I want to elaborate a command that would print differently simple differential dx and multidimensional differential d^3x. For this purpose I invented the command \dif with one optional argument. It is defined as follows:

        [b2]\mathrm{d}^{#1}{} \!

Here [b1] and [b2] are added for debugging. Branch [b1] is intended for the case when the command is called without any argument, e.g. \dif{x}. Second branch [b2] should be taken in case where, e.g., the command \dif[3]{x} is used to print d^3x. The definition, shown above, seems to work fine. However, if \@empty is substituted with \empty first branch is always ignored.

The command \empty is explained in The TeXBook, so that initially I tried it for this code and only occasionally reverted to \@empty having remembered a post at this site where it was said that the \end command of Plain TeX is redefined to \@@end in LaTeX.

Can somebody explain what is the difference between \empty and \@empty in LaTeX and, perhaps, suggest a better solution for my problem?

3 Answers 3


The \@empty and \empty macros are defined in the source file for the LaTeX format latex.ltx on line 122 and 441, respectively:



So both are actually identical. I as well wondered about having two names for the same thing around. I guess the LaTeX developers wanted a macro which is safer for being redefined by the user or other packages.

You code actually should work with both \@empty and \empty. Put a \show\@empty and \show\empty before your \ifx to debug the issue. Maybe one gets redefined somewhere. In that case you could place a \tracingall\tracingassigns=1\relax \tracingonline=0\relax very early of your document preamble and then search for the redefinition in the log file.

  • I guess that \empty remains for historic reasons; probably at the time lplain.tex was written it was called \empty as in plain.tex and then \@empty was added for uniformity. Actually \empty is useful for avoiding \makeatletter and \makeatother sometimes.
    – egreg
    Sep 18, 2011 at 9:44
  • 2
    Guilty is polyglossia pkg with option [babelshorthands] and \setdefaultlanguage{russian}. It seems to redefine \empty since without polyglossia both \empty and \@empty variants take the branch [b2] wich is not what I want. Sep 18, 2011 at 10:35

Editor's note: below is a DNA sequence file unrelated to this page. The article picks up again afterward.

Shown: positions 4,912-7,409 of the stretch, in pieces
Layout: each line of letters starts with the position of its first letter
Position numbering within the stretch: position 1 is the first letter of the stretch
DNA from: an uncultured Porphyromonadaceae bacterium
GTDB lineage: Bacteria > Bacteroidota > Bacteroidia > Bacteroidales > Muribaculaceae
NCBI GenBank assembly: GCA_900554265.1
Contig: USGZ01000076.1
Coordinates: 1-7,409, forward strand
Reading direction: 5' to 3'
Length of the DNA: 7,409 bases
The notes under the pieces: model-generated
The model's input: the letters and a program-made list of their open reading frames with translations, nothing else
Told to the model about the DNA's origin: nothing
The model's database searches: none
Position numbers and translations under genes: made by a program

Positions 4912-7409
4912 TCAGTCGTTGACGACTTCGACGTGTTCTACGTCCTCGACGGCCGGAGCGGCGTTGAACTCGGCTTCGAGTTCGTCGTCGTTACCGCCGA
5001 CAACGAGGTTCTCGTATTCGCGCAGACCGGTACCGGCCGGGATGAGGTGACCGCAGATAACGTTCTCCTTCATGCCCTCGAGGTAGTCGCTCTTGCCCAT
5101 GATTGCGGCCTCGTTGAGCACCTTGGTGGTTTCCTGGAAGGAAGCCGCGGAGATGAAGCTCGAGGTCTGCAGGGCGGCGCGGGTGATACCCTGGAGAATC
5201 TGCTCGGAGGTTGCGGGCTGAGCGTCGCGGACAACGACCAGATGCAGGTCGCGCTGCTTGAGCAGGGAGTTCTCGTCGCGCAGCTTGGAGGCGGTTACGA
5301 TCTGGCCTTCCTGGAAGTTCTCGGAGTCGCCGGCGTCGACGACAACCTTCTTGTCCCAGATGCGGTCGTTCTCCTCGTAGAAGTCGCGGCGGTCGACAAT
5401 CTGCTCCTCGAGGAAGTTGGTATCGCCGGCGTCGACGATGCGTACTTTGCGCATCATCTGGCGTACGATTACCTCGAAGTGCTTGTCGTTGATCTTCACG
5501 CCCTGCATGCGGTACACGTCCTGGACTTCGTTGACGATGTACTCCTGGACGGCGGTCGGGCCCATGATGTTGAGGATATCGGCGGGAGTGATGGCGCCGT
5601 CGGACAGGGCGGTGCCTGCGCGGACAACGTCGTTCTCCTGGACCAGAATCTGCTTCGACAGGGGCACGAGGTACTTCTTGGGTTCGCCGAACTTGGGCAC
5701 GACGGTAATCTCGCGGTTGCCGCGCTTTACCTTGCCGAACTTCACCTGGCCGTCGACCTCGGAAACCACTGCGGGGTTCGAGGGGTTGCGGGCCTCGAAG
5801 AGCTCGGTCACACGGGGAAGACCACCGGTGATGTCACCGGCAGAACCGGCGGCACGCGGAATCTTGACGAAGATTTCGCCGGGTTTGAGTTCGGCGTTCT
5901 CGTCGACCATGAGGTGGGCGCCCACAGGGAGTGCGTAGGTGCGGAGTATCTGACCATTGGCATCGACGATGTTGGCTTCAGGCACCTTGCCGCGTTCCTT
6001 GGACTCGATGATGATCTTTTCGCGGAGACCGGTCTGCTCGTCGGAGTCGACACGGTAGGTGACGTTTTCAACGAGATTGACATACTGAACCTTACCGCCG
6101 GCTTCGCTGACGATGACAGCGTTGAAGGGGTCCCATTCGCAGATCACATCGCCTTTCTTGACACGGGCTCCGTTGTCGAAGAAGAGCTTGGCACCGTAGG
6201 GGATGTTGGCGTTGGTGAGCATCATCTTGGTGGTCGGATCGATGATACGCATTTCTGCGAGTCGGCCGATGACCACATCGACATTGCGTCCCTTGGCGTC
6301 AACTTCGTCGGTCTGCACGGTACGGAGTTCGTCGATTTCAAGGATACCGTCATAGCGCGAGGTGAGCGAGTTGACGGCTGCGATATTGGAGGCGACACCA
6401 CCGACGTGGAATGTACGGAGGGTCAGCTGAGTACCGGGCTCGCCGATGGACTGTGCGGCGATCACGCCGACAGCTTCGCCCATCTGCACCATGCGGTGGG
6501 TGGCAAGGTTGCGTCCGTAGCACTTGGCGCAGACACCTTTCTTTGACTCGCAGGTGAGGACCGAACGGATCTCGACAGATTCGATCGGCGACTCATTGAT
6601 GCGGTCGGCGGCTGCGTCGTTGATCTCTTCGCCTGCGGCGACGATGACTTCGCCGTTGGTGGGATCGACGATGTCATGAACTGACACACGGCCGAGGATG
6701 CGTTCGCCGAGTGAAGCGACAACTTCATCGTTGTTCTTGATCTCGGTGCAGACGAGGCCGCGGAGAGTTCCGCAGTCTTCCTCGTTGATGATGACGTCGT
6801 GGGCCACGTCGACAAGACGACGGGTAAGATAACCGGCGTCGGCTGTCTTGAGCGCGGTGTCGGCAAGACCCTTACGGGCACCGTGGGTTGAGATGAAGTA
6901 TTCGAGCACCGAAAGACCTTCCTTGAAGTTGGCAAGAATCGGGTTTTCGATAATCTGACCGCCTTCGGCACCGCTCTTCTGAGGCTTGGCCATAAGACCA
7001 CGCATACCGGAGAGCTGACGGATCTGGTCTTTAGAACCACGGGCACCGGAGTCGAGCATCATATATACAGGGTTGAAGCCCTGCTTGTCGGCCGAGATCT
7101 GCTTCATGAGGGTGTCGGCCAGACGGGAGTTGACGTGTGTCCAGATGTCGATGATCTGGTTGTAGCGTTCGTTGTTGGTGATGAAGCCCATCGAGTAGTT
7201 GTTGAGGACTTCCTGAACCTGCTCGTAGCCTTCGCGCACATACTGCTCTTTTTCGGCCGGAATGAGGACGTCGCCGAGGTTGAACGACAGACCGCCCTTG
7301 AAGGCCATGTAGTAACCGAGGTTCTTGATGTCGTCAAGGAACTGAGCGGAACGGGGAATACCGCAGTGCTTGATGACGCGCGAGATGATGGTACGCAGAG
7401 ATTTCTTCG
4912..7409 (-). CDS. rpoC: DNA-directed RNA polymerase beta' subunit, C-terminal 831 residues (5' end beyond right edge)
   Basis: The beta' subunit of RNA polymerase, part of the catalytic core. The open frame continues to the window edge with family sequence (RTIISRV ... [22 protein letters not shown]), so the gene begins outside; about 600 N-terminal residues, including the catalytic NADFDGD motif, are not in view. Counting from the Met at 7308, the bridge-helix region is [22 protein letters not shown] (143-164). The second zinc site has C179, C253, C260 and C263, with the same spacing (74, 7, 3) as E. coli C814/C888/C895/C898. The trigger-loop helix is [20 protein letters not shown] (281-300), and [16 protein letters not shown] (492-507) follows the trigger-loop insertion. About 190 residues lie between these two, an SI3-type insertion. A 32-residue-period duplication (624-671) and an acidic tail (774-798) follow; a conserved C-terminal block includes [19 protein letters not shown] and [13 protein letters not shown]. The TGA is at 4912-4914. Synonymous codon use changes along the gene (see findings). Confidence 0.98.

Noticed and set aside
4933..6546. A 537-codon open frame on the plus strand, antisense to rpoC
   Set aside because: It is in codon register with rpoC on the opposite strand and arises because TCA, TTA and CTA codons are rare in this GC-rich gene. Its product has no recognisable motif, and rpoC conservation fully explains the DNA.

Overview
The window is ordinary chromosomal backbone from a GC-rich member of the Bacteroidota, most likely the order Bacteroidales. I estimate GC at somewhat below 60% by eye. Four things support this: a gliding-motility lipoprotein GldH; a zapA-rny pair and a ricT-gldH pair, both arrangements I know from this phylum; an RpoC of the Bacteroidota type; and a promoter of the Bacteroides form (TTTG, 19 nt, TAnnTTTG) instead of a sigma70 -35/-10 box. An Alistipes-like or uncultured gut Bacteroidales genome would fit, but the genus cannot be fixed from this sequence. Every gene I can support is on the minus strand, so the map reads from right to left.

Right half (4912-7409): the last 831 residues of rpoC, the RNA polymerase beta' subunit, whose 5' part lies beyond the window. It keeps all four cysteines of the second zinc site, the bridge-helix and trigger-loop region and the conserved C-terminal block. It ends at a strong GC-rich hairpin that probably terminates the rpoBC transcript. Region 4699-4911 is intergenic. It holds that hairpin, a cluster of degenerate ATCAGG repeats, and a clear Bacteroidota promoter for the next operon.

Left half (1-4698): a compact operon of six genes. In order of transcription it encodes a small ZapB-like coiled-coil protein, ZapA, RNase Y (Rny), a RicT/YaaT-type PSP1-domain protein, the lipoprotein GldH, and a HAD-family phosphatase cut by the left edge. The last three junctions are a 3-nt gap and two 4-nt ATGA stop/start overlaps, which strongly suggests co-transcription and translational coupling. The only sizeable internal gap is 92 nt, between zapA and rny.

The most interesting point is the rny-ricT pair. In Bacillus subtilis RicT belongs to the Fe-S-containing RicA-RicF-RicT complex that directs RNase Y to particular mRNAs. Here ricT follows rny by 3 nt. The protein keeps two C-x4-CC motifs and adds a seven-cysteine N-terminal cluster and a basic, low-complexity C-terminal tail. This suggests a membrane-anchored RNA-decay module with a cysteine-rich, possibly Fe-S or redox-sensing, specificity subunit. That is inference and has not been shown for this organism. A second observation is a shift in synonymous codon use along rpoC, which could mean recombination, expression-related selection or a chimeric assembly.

• \empty to my knowledge is a plain TeX leftover. Sep 18, 2011 at 15:21
  • 1
    @YiannisLazarides: There is \space so why not have \empty? I mean, why having \@empty at all? LaTeX doesn't define a \@space as well. Sep 18, 2011 at 15:23
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    @Martin I think the initial idea and there is a note in the LaTeX source to this effect was to remove all the plain definitions, but then LaTeX got frozen. Possibly there might have bee concerns of breaking older code. Sep 18, 2011 at 15:34

I get the same output either with \@empty or with \empty. I suggest you another definition:


This has two advantages over yours:

  1. It takes care automatically of the thin space before the d
  2. It uses a slight smaller backspace in case there's an exponent to the d.

Of course I'd prefer an italic d, but that's another story. :)

  • 4
    but d is not a variable ...
    – user2478
    Sep 18, 2011 at 10:01
  • @Herbert Should we start a religion war? :)
    – egreg
    Sep 18, 2011 at 10:07
  • 4
    The ISO standard is also an upright 'd' (as of course it should be: I'm a scientist, not a pure mathematician :-)
    – Joseph Wright
    Sep 18, 2011 at 10:38
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    @Yiannis Whether adding \ensuremath or not is another potential topic for a religion war. Remaining to the main topic: I know that in physics and engineering there is the need of clear standards about the symbology. This is by no means necessary in pure mathematics, where change of alphabets is done on different bases than in applied sciences. To talk mathematics: the d in dx is definitely not an operator, as the two letters form an inscindible unit.
    – egreg
    Sep 18, 2011 at 15:40
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    @LoverofStructure ...the term preceded Church by 130 years or so:) Feb 18, 2013 at 16:16

For the purpose of testing whether the argument of a command is empty I would recommend using the \@ifmtarg switch provided by the ifmtarg package. Thus:




  \@ifmtarg{#1}{[b1]\mathrm{d}}{[b2]\mathrm{d}^{#1}{} \!}%



The \@ifmtarg switch relies on neither \empty nor \@empty.

  • I would prefer to have code not bounded to a 3rd-party package. Sep 18, 2011 at 15:54
  • @Igor: Note that \@ifmtarg is quite a short macro. So you could easily define it yourself if you don't like to load external packages.
    – mhp
    Sep 18, 2011 at 21:10

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